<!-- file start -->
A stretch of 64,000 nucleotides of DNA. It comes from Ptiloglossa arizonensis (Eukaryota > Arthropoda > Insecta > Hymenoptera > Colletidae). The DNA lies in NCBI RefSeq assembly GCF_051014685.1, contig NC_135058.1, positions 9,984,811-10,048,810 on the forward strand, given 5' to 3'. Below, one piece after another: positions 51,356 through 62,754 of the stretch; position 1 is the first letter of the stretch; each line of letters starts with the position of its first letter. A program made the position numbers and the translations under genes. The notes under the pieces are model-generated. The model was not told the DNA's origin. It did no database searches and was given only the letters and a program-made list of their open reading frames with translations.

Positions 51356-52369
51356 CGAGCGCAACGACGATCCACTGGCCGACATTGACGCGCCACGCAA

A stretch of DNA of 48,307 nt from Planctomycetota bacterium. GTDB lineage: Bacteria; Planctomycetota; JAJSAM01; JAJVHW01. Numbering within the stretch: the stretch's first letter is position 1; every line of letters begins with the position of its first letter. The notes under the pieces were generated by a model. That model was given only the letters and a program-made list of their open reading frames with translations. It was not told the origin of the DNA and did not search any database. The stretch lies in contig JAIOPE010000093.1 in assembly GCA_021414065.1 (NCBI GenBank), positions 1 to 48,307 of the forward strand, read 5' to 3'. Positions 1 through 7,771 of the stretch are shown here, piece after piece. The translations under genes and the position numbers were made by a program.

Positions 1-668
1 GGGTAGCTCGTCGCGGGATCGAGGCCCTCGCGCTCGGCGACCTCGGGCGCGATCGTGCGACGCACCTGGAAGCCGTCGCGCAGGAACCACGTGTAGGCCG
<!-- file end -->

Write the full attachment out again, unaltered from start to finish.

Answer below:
A stretch of 64,000 nucleotides of DNA. It comes from Ptiloglossa arizonensis (Eukaryota > Arthropoda > Insecta > Hymenoptera > Colletidae). The DNA lies in NCBI RefSeq assembly GCF_051014685.1, contig NC_135058.1, positions 9,984,811-10,048,810 on the forward strand, given 5' to 3'. Below, one piece after another: positions 51,356 through 62,754 of the stretch; position 1 is the first letter of the stretch; each line of letters starts with the position of its first letter. A program made the position numbers and the translations under genes. The notes under the pieces are model-generated. The model was not told the DNA's origin. It did no database searches and was given only the letters and a program-made list of their open reading frames with translations.

Positions 51356-52369
51356 CGAGCGCAACGACGATCCACTGGCCGACATTGACGCGCCACGCAA

A stretch of DNA of 48,307 nt from Planctomycetota bacterium. GTDB lineage: Bacteria; Planctomycetota; JAJSAM01; JAJVHW01. Numbering within the stretch: the stretch's first letter is position 1; every line of letters begins with the position of its first letter. The notes under the pieces were generated by a model. That model was given only the letters and a program-made list of their open reading frames with translations. It was not told the origin of the DNA and did not search any database. The stretch lies in contig JAIOPE010000093.1 in assembly GCA_021414065.1 (NCBI GenBank), positions 1 to 48,307 of the forward strand, read 5' to 3'. Positions 1 through 7,771 of the stretch are shown here, piece after piece. The translations under genes and the position numbers were made by a program.

Positions 1-668
1 GGGTAGCTCGTCGCGGGATCGAGGCCCTCGCGCTCGGCGACCTCGGGCGCGATCGTGCGACGCACCTGGAAGCCGTCGCGCAGGAACCACGTGTAGGCCG